The Lund Lecture 2016 Speaker: Professor Denise Syndercombe Court
Venue: Old Committee Room, Strand, London
- Members: £0.00
- Non-members: £0.00
- Students: £0.00
“Science and Ethics of DNA” Guest Speaker Dr Denise Syndercombe Court, PhD FIBMS SSci DMedT MSB CBiol MFSSoc
The Lund Lecture is an address given in honour of one of our past Presidents Sir Thomas Lund CBE. Keynote speeches have been given by senior members of the professions, including Lord Hailsham, Mr. Patrick Steptoe, Professor Alan Usher, The late Lord Chief Justice, Lord Taylor, Mr. Stephen Jessel, Lord Mackay, Mr Andrew Rennison, Professor Emeritus John Grieve CBE, the most recent being Professor Bob Peckitt.
Denise is a highly respected scientist, academic, statistician and published author with over twenty years’ experience in laboratory research, evidential examination and is a court-going accredited expert witness, giving evidence in court on many occasions over the last fifteen years. Her appointment as a Reader in Forensic Genetics at King’s College London has allowed her to teach forensic genetics to undergraduate and post-graduate students and supervise those undertaking research for their doctorates. Her expertise relates to human DNA analysis for identification, both analysis and interpretation and she is familiar with molecular biology techniques involving sequencing and fragment analysis in the analysis of nuclear and mitochondrial DNA, methylated DNA and RNA in all body fluids. She leads an ISO17025 Ministry of Justice accredited laboratory that specialises in human relationships. She is a blood pattern expert and statistician and has held consultant positions in medical and forensic science and medical statistics with organisations such as the National Training and Research Appraisal Group, VieLife and the Foreign and Commonwealth Office. She is a member of several professional societies (Biochemical Society, British Academy of Forensic Sciences, Faculty of Forensic and Legal Medicine, Forensic Science Society, Institute of Biological and Medical Sciences, International Society of Forensic Genetics, Royal Statistical Society and the Society of Biology), represents the UK on the European DNA profiling group and is the International Society of Forensic Genetics representative to the Forensic Regulator. Since 2002 her group has been the UK partner, with other European Forensic Institutes, undertaking research in the forensic arena: STADNAP, SNPforID and EuroforGen, presenting her research and attending relevant International meetings. Her contribution to the Lund Lecture series is to discuss the scientific and ethical aspects of DNA analysis including her current research in this field. See abstract below. Abstract The Lund Lecture 2016: Science and Ethics of DNA Strand Campus, King’s College London 4th October 2016 The use of DNA in the criminal justice stretches back over 30 years and has been one of the most useful innovations in forensic science.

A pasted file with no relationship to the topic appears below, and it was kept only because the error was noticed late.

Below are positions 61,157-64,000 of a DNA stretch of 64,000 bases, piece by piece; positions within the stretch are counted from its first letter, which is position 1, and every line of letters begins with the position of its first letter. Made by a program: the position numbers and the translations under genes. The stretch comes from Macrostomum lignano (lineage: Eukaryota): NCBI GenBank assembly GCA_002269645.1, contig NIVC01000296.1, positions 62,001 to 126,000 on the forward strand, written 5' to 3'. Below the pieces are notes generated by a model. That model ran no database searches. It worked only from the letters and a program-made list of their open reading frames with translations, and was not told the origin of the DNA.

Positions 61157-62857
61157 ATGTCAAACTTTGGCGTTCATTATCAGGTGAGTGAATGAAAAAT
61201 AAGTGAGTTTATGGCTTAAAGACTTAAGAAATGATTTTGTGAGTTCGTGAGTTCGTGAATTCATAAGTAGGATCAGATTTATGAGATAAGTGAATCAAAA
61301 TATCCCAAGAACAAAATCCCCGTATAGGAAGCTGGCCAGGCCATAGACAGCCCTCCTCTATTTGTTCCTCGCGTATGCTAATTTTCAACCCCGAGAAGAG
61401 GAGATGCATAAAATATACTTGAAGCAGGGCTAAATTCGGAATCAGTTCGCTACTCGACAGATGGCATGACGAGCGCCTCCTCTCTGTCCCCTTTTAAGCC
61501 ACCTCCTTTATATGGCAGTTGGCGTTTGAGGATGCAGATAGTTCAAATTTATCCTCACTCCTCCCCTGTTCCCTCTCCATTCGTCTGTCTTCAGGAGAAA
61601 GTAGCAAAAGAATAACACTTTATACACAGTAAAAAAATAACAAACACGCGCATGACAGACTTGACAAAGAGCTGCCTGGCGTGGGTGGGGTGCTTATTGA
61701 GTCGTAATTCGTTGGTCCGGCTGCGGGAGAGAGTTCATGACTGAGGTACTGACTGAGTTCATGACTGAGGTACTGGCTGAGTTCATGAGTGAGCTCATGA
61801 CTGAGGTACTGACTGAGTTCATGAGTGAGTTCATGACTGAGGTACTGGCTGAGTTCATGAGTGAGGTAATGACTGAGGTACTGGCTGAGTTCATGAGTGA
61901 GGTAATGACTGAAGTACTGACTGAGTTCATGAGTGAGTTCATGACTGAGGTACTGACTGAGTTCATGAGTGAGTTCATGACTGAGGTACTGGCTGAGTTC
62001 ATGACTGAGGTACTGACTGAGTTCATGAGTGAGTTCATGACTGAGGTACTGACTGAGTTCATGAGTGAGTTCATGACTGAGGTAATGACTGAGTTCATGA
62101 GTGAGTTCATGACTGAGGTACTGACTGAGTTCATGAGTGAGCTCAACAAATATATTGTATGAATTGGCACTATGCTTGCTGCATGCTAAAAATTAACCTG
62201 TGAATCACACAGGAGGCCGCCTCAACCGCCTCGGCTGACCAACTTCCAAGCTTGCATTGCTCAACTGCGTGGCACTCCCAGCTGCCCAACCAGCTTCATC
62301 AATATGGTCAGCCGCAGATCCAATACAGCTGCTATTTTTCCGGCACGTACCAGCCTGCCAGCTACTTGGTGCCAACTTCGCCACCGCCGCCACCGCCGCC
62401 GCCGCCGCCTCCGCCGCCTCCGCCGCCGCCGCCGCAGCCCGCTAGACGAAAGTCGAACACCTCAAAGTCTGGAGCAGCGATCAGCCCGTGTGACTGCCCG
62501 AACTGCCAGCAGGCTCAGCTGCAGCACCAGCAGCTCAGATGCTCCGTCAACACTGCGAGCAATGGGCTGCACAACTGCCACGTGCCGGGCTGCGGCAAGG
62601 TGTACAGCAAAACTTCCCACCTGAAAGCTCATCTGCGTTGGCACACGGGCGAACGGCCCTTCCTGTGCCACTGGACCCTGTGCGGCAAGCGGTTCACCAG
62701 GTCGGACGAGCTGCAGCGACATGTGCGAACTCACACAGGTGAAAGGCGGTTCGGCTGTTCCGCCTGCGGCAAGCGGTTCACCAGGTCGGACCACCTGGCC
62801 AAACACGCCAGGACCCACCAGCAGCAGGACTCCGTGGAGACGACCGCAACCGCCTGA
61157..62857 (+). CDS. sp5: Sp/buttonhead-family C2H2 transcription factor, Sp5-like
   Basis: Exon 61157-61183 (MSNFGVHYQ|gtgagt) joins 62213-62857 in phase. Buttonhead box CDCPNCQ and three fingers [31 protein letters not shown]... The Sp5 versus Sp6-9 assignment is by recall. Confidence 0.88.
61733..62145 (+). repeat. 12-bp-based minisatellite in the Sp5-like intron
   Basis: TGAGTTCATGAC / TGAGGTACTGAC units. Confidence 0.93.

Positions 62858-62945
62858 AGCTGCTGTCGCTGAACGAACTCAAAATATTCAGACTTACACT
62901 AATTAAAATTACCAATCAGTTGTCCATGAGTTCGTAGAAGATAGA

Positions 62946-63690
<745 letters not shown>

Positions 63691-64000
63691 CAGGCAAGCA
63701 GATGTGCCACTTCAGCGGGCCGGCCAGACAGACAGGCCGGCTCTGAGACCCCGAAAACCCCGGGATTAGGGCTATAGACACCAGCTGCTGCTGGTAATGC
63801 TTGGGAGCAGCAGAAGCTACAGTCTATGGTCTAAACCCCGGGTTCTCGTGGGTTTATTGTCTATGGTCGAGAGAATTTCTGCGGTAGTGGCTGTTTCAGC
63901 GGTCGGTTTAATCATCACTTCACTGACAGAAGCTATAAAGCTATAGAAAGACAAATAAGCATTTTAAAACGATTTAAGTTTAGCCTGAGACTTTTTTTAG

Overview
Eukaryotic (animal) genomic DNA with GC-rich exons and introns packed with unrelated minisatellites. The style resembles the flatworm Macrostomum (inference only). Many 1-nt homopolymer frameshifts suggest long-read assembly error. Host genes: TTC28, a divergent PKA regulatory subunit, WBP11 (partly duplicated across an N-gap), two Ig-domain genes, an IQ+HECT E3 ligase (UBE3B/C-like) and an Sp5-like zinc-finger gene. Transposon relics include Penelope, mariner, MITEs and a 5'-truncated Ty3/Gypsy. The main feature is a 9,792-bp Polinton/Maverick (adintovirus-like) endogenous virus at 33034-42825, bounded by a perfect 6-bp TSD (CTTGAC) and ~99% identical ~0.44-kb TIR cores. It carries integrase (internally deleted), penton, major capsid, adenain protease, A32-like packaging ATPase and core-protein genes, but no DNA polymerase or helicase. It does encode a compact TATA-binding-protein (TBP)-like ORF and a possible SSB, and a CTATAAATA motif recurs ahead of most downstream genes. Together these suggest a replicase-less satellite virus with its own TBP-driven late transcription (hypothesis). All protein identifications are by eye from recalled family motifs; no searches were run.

It has settled into a mature, probative tool that has proven its value to assist in court judgements. The current ability to examine tiny amounts of material has, however, meant that we need to change our focus from the ‘who’ to the ‘how’. Since the sequencing of the majority of the human genome was completed in 2003, scientists have been using this information to discover new ways to assist a criminal investigation. This brings its own problems of a potential infringement of privacy. The lecture will review the history of the use of DNA in criminal justice and address recent problems in forensic identification with potential for miscarriages, illustrated with cases and highlighting a recent court judgement. The last part of the talk will focus on the new forensic genetics tools that scientists aim to bring to a criminal investigation in the near future and will discuss the ethics of their implementation. Dr Denise Syndercombe Court Reader in Forensic Genetics King’s College London.
BAFS welcomes applications for Membership from professionals with qualifications in medicine, science, or the law who have contributed, or are likely to contribute, to the application and practice of the Forensic Sciences. Applicants from within these disciplines who are interested, but lack experience, may be offered Associate Membership.